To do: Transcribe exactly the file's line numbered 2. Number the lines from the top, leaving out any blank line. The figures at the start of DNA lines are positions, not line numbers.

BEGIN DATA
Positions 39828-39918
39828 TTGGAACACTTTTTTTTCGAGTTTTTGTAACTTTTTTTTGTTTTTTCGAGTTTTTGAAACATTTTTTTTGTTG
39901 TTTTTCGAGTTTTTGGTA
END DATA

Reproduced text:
39828 TTGGAACACTTTTTTTTCGAGTTTTTGTAACTTTTTTTTGTTTTTTCGAGTTTTTGAAACATTTTTTTTGTTG